True obedience

The meditation for today from the Magnificat Advent Companion:

Our Lady of GHow appropriate that commemoration of the events that lead to the image of Our Lady of Guadalupe begin immediately after the feast of the Immaculate Conception.  For Mary, preserved from original sin, knows that the deepest and truest need of our heart is to be loved by God and to experience the unique preference he has for each of us.  True obedience flows from our rejoicing over this preference.  The serpent lied to Adam and Eve and made them think that the greatest human need is to be as powerful as God.  We have sustained this wound, which makes us mistakenly think that to achieve and to impress is more satisfying than simply to be loved, when the merest reflection shows the opposite to be true.  We see the interplay between Mary’s sinless clarity and the wound of original sin in her dialogue with Juan Diego, when he complains that he is not accomplished enough to be an emissary to the bishop.  Mary reminds him that he is chosen, he has been preferred, and this is all that is necessary; in fact, this is everything.  Let us pray to our Lady for our conversion, that our experience may teach us that it is not relying on accomplishments, but rather rejoicing in his love that makes our lives bear the fruit of his presence.  (Fr. Richard Veras, emphasis added)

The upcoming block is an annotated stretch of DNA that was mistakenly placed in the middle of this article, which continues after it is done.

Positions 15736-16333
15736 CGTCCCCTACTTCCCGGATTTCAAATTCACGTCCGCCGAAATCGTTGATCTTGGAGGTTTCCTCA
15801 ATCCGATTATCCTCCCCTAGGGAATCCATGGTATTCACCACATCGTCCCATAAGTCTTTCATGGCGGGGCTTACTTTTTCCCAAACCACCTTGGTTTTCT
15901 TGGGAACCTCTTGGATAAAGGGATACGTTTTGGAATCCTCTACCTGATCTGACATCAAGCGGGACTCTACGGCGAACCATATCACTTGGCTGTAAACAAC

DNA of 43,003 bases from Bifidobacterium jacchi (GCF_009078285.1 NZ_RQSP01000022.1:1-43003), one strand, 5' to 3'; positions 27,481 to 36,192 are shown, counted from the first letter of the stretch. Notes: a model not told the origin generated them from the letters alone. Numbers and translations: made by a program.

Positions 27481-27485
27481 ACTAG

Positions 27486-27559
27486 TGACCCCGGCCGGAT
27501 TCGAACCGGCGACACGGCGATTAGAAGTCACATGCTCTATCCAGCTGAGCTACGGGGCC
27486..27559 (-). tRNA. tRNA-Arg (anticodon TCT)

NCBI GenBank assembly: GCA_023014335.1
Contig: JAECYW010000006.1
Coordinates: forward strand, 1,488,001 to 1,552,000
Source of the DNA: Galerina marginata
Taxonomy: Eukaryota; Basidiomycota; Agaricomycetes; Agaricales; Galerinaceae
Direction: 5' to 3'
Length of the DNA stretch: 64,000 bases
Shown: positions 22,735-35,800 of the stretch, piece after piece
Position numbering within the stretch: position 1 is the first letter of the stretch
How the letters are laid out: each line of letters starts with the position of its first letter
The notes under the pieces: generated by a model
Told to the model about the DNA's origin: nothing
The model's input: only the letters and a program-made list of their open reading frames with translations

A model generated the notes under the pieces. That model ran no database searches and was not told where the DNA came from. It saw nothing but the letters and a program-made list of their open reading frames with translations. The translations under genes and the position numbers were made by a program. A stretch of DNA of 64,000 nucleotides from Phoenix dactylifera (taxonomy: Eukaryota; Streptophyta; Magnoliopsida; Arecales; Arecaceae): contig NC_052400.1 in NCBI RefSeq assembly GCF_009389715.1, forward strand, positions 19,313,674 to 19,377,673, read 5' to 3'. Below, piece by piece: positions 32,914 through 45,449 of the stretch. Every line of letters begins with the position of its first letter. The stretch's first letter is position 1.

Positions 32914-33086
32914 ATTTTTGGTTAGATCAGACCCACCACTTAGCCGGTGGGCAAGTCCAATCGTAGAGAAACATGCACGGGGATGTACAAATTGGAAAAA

Christ in the unexpected

Advent has begun, and things have probably already not gone according to plan.  (You couldn’t find those purple and pink candles in stores that do not sell them anymore . . .)   Here is a beautiful little meditation by Fr. Richard Veras on Christ coming to us in the unexpected:

In Advent the Church turns our attention to the two comings of Christ.  Both were unexpected.  No one expected God to take on flesh and become human; and Jesus warns us that the second coming will be at a time that we do not expect.  The Church also considers the coming of Christ that exists between the two comings, i.e., his coming to us in the present through sacraments, persons, and circumstances of our lives.  As his coming in the past and his coming in the future are unexpected, it would seem reasonable to expect that his coming in the present would happen in unexpected ways.  Reflect on how much of your present life is the fruit of events and encounters that you could not have planned.  Do you believe that these are not just accidents, but rather gifts of God’s love through Christ’s presence?  This would be the reasonable Christian belief.  May our faith and our reason lead us to be especially awake to Christ’s presence this Advent season, and may our hearts be humble and desirous enough to welcome his presence in the yet unimagined ways he will reveal himself.  May he grow in our lives as he grew in the life of Mary. (Magnificat Advent Companion 2008)